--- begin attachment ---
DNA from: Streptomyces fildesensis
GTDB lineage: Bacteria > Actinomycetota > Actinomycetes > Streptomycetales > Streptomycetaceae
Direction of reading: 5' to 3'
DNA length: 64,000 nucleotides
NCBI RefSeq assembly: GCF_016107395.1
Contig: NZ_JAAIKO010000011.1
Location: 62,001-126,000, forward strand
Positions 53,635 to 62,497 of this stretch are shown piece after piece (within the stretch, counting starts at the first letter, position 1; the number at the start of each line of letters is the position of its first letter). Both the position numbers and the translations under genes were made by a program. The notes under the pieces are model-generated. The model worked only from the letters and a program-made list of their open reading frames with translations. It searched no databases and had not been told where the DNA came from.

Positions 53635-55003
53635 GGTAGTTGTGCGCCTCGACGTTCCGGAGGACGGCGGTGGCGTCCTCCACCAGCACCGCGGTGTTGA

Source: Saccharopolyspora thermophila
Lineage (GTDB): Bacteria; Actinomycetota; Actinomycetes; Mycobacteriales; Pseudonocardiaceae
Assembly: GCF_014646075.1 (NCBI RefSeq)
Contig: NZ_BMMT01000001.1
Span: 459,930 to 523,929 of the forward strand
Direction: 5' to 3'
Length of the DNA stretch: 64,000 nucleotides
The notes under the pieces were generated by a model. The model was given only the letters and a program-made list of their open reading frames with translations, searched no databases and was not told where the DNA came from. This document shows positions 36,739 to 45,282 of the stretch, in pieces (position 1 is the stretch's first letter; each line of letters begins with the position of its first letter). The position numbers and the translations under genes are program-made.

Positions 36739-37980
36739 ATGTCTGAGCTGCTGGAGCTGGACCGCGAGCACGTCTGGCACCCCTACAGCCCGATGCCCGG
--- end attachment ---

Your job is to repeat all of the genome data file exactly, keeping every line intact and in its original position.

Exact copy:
DNA from: Streptomyces fildesensis
GTDB lineage: Bacteria > Actinomycetota > Actinomycetes > Streptomycetales > Streptomycetaceae
Direction of reading: 5' to 3'
DNA length: 64,000 nucleotides
NCBI RefSeq assembly: GCF_016107395.1
Contig: NZ_JAAIKO010000011.1
Location: 62,001-126,000, forward strand
Positions 53,635 to 62,497 of this stretch are shown piece after piece (within the stretch, counting starts at the first letter, position 1; the number at the start of each line of letters is the position of its first letter). Both the position numbers and the translations under genes were made by a program. The notes under the pieces are model-generated. The model worked only from the letters and a program-made list of their open reading frames with translations. It searched no databases and had not been told where the DNA came from.

Positions 53635-55003
53635 GGTAGTTGTGCGCCTCGACGTTCCGGAGGACGGCGGTGGCGTCCTCCACCAGCACCGCGGTGTTGA

Source: Saccharopolyspora thermophila
Lineage (GTDB): Bacteria; Actinomycetota; Actinomycetes; Mycobacteriales; Pseudonocardiaceae
Assembly: GCF_014646075.1 (NCBI RefSeq)
Contig: NZ_BMMT01000001.1
Span: 459,930 to 523,929 of the forward strand
Direction: 5' to 3'
Length of the DNA stretch: 64,000 nucleotides
The notes under the pieces were generated by a model. The model was given only the letters and a program-made list of their open reading frames with translations, searched no databases and was not told where the DNA came from. This document shows positions 36,739 to 45,282 of the stretch, in pieces (position 1 is the stretch's first letter; each line of letters begins with the position of its first letter). The position numbers and the translations under genes are program-made.

Positions 36739-37980
36739 ATGTCTGAGCTGCTGGAGCTGGACCGCGAGCACGTCTGGCACCCCTACAGCCCGATGCCCGG